Carole Pateman Prize

Carole Pateman Gender and Politics Book Prize

The biennial Carole Pateman Book Prize is due to be awarded in 2017.

This prize is for the best book published in the specified eligibility period on the topic of gender and politics, broadly defined.

Criteria on which entries will be judged

  1. Significance of contribution to gender and politics research through effective incorporation of gender or feminist perspectives into political science.
  2. Excellence in writing and communication.
  3. Scholarly innovation and rigor.

Conditions of entry

  1. The author may of any gender identification, but must be a member of APSA (if the book has multiple authors, one of the authors must be an APSA member);
  2. The monograph may be single- or jointly-authored, however edited books are not eligible.
  3. The book must have been published by a university or commercial publisher in the preceding two years. For the 2017 Prize, this means a publication date of 2015 or 2016.
  4. A book may only be submitted once for the prize.
  5. Authors can self-nominate or be nominated by another person.
  6. APSA reserves the right not to award the prize in any given year.

The APSA Women’s Caucus Executive will chair the judging panel (or a delegate if there is a conflict of interest), and the panel will consist of two other gender and politics experts, including if possible a former Carole Pateman book prize winner.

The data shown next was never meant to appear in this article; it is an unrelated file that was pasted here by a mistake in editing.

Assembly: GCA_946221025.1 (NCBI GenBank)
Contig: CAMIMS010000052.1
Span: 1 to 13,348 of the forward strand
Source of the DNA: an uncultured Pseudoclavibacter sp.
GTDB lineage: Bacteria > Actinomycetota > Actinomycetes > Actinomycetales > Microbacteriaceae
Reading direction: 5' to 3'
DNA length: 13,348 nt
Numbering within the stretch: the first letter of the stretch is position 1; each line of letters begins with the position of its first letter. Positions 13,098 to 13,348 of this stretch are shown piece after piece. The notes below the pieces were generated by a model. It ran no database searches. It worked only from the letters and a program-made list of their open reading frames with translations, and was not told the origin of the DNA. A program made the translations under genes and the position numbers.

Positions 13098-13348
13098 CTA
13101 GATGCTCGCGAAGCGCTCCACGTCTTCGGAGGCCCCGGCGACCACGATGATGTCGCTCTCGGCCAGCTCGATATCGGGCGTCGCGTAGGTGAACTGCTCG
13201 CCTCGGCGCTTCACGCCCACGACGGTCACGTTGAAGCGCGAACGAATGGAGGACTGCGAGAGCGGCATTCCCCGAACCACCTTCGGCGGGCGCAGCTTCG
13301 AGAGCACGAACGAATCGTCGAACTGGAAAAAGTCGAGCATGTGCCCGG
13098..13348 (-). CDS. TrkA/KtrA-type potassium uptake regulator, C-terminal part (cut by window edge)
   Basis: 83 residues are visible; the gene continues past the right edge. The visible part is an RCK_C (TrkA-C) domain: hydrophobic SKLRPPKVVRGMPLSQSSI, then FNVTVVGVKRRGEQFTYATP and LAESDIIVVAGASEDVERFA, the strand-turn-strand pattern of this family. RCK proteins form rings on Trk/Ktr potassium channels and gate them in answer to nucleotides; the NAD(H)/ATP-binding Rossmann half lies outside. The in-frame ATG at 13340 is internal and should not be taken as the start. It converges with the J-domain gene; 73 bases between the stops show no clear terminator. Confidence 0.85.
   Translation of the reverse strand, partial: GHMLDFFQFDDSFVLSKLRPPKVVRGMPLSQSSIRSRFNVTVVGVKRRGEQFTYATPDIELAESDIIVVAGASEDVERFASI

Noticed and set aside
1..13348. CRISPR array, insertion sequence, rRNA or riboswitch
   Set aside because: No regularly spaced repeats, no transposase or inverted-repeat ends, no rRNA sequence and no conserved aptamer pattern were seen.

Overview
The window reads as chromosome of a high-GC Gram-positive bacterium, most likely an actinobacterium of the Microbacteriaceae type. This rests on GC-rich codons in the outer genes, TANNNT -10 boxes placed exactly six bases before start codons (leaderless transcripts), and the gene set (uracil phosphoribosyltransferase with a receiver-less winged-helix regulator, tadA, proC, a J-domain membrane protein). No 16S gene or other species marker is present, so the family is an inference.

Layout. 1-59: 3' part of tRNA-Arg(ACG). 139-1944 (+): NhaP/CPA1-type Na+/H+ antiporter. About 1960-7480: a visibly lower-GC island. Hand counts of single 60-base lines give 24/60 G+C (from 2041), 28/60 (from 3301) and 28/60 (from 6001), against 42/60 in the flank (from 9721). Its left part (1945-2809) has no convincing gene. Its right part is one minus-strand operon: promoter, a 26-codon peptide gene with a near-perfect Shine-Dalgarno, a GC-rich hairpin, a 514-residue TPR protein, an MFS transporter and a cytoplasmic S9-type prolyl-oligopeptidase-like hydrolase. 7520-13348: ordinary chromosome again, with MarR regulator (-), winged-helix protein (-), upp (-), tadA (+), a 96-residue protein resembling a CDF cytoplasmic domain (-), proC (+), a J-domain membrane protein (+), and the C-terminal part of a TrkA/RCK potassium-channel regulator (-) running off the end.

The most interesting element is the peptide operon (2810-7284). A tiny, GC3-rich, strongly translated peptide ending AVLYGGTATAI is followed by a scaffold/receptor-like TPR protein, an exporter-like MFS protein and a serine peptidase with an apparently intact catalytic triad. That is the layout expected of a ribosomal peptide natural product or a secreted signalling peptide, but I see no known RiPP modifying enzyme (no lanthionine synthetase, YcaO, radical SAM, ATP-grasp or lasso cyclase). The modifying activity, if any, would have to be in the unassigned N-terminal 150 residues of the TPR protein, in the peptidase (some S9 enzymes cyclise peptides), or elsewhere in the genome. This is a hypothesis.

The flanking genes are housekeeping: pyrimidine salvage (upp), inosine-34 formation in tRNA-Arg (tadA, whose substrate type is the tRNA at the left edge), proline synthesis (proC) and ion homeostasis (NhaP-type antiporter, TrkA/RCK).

Submission Guidelines

A digital copy - ebook, PDF, download link(s) - of the eligible book should be emailed to the APSA Executive Assistant by Monday 19 June, 2017.  

If a digital copy is not possible, please contact the APSA Executive Assistant as soon as possible to make alternate arrangements. 

The APSA Executive Assistant will advise the winner in sufficient time to ensure the winner’s presence, if possible, at the annual APSA Conference dinner, where the prize of $500 and a trophy will be awarded.

 

Past Carole Pateman Prize Winners

2015: Jacqui True, Monash University, The Political Economy of Violence Against Women